Desecration of Quran: UNHRC resolution condemns acts of religious hatred

Desecration of Quran: UNHRC resolution condemns acts of religious hatred

The urgent debate held on Wednesday in Geneva on the sidelines of the 53rd session of the United Nations Human Rights Council (UNHRC) highlighted by the adoption of a resolution condemning acts of religious hatred, which constitute incitement to violence and discrimination.

The resolution was adopted by 28 in favor, 12 against and seven abstentions, at the meeting convened in the wake of recurrent desecrations of the Holy Quran.

Members of the Organization of Islamic Cooperation (OIC) voted unanimously in favor of the resolution, while all Western countries voted against, as did Costa Rica.

The resolution provides for holding a high-level debate at the 54th session of the UNHRC in September 2023, to prepare a report to be submitted by the High Commissioner at the 55th session in March 2024.

The text views desecration as incitement to hatred, and stressed the need to hold the perpetrators of such acts of religious hatred accountable, in line with states’ obligations under international human rights law.

On Tuesday, Morocco called on the HRC to act with unity and intransigence against the recurrent desecration of the Holy Quran, which damages the feelings of over a billion Muslims.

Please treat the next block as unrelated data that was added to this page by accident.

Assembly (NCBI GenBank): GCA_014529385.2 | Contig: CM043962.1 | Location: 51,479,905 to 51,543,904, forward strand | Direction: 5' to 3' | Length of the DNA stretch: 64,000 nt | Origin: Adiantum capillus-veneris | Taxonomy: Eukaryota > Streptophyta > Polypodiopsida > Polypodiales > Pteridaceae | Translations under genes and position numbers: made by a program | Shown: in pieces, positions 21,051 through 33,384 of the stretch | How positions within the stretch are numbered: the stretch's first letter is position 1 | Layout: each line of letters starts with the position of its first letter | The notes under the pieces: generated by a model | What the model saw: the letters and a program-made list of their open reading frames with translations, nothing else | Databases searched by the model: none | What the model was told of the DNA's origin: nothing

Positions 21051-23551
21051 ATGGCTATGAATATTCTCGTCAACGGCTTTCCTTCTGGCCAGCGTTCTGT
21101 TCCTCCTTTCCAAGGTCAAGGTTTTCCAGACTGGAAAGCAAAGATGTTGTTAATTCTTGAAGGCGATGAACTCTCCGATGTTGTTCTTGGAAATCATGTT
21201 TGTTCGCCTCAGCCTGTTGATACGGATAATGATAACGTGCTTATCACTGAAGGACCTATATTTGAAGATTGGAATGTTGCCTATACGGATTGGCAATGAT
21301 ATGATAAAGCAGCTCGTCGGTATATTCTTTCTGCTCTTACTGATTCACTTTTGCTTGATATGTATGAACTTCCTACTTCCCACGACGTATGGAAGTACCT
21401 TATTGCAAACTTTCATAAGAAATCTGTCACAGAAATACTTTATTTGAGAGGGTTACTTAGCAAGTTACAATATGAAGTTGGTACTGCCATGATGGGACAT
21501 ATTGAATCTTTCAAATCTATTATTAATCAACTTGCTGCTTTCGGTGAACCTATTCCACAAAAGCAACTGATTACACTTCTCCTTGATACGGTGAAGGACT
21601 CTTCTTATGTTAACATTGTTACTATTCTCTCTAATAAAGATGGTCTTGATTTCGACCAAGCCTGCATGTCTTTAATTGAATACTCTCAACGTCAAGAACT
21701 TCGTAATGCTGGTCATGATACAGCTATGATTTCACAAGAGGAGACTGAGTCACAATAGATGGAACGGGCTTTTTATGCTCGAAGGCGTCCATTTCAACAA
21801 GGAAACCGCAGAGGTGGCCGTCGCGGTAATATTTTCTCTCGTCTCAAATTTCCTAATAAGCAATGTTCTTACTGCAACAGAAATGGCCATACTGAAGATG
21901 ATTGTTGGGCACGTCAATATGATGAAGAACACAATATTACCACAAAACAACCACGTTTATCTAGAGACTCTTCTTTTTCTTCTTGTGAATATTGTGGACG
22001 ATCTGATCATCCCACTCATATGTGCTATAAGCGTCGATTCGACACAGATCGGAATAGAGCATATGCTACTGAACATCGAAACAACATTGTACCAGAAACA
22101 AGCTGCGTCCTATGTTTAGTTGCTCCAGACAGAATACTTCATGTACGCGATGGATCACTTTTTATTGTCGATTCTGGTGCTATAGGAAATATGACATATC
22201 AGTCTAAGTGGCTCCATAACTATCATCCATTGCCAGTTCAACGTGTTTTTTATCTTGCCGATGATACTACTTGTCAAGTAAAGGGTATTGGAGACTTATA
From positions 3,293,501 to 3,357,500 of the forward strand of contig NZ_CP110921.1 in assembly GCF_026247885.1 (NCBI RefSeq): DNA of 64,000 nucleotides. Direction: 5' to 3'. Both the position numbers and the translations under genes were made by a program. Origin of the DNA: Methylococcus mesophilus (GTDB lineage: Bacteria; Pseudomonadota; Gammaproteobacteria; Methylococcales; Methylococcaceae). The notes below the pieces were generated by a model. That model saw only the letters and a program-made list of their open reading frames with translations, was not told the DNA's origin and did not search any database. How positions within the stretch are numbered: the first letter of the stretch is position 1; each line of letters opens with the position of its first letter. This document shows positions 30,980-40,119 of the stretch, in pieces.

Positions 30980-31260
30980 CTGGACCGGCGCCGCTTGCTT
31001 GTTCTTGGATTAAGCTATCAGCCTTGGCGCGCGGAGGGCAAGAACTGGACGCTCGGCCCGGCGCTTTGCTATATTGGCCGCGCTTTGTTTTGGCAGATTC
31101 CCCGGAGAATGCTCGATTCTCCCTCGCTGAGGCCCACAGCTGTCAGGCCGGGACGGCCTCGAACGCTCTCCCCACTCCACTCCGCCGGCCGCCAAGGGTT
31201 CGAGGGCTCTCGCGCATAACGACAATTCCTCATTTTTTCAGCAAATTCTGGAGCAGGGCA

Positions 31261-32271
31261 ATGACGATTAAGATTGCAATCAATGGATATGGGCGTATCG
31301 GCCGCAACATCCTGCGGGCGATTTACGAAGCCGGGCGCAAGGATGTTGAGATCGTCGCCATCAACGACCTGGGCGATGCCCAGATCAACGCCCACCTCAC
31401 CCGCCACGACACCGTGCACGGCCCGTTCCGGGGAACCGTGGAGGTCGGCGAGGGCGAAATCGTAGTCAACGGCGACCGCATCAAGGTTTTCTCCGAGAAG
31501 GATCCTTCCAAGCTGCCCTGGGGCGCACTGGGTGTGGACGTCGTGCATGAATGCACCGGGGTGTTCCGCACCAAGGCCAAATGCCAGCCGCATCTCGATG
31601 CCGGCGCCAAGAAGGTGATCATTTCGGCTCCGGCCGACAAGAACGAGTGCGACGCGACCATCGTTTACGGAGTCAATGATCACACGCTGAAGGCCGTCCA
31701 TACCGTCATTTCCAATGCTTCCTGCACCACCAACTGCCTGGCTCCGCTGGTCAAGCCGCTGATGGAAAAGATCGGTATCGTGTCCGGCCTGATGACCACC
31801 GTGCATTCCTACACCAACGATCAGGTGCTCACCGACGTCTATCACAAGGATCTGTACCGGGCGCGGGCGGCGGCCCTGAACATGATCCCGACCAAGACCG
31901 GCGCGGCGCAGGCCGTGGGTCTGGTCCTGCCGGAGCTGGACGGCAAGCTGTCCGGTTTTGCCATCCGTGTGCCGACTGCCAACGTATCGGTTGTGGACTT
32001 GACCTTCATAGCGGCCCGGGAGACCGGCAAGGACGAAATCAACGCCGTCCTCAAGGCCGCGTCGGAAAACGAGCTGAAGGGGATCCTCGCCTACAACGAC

“The fight against radicalization, extremism, obscurantism, and violence must in no way be selective. These demonstrations must be unequivocally condemned,” Morocco’s Permanent Representative in Geneva, Omar Zniber stated.

Morocco, a fervent human rights defender, has always attached itself to a free and unhindered expression of opinions, whatever they may be, the diplomate recalled. The Kingdom constantly reaffirms its unwavering commitment to promoting the values of mutual respect, tolerance, coexistence, acceptance of others, and the culture of peace, he added.

At the opening of the meeting, the United Nations High Commissioner for Human Rights, Volker Türk, deplored that “hate speech in all its forms is on the increase throughout the world,” calling for it to be addressed through dialogue and education.

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